This section is from the book "The Gardener's Monthly And Horticulturist V21", by Thomas Meehan. See also: Four-Season Harvest: Organic Vegetables from Your Home Garden All Year Long.
The N. W. Lumberman of Chicago says: " There has been much said of - late about the rapid exhaustion of the supply of black walnut timber in this country. Sensational newspaper writers and hard-fisted individuals having a little walnut timber, for which they are anxious to get as good a price as possible, have industriously spread the report that about all of this kind of wood has been consumed, and that the supply remaining will not suffice for the requirements,of a dozen years. It is declared that black walnut trees are becoming almost as scarce in Ohio and Indiana as date palms, and that the time is near at hand, indeed, when the most diligent searching will fail to disclose a single specimen. "While it is no doubt true that the supply of walnut, like that of every other commercial wood, is rapidly diminishing under the constant and ever increasing industrial demands of the country, we are inclined to believe that the end of it is still a long way off. In conversation recently with a hardwood lumberman of very wide experience, this subject was brought up, and he expressed the opinion that there is no necessity for the present generation, at least, to become alarmed about the stock of black walnut.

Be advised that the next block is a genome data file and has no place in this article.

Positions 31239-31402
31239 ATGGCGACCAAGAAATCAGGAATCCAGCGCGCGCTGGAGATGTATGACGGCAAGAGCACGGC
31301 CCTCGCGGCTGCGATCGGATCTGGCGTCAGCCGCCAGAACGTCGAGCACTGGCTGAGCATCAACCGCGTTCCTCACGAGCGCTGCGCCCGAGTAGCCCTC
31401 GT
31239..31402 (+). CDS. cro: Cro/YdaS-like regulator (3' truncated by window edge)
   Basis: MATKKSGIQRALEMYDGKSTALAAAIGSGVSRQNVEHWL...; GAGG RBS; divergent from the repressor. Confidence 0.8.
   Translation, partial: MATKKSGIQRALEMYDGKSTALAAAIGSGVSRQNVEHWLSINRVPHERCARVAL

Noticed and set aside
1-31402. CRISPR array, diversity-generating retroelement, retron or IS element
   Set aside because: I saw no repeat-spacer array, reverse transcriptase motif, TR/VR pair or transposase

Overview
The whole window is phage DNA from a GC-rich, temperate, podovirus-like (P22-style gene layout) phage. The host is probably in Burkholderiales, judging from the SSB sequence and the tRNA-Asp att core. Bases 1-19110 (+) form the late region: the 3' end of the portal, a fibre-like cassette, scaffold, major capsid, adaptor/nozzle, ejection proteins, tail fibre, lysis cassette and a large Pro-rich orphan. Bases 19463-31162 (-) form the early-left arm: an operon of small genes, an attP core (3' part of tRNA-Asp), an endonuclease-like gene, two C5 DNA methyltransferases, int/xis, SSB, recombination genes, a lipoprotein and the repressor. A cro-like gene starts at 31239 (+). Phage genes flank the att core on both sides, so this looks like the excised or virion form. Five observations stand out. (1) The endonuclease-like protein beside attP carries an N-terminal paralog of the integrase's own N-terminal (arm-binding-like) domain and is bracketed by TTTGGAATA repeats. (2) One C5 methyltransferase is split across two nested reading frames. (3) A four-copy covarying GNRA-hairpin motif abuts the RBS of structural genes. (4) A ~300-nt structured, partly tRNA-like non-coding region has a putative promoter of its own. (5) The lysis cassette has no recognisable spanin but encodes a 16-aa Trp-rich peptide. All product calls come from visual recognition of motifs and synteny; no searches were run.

There is no small amount still standing in Ohio and Indiana in spite of all that is said about the impossibility of finding it. Farmers and landholders who came into possession of the timber when it was comparatively valueless are holding it very much as they are their bank stocks or Government bonds, if they have any, as a provision against a rainy day. Occasionally one of these men die, and in settling up his estate the black walnut is thrown on the market in lots varying from 100,000 to 1,000,000 feet. Our informant states that such sales are very frequent, and prove-pretty conclusively that Indiana walnut is not a thing of the past. And besides, there are extensive sources of supply that have not yet been touched. Walnut timber is found even in Alabama, and in Tennessee there are vast acres of timber land within whose limits the sound of an axe has never been heard. Black walnut may become scarce, but we venture to predict that the supply will not be exhausted while any one now living remains upon the earth".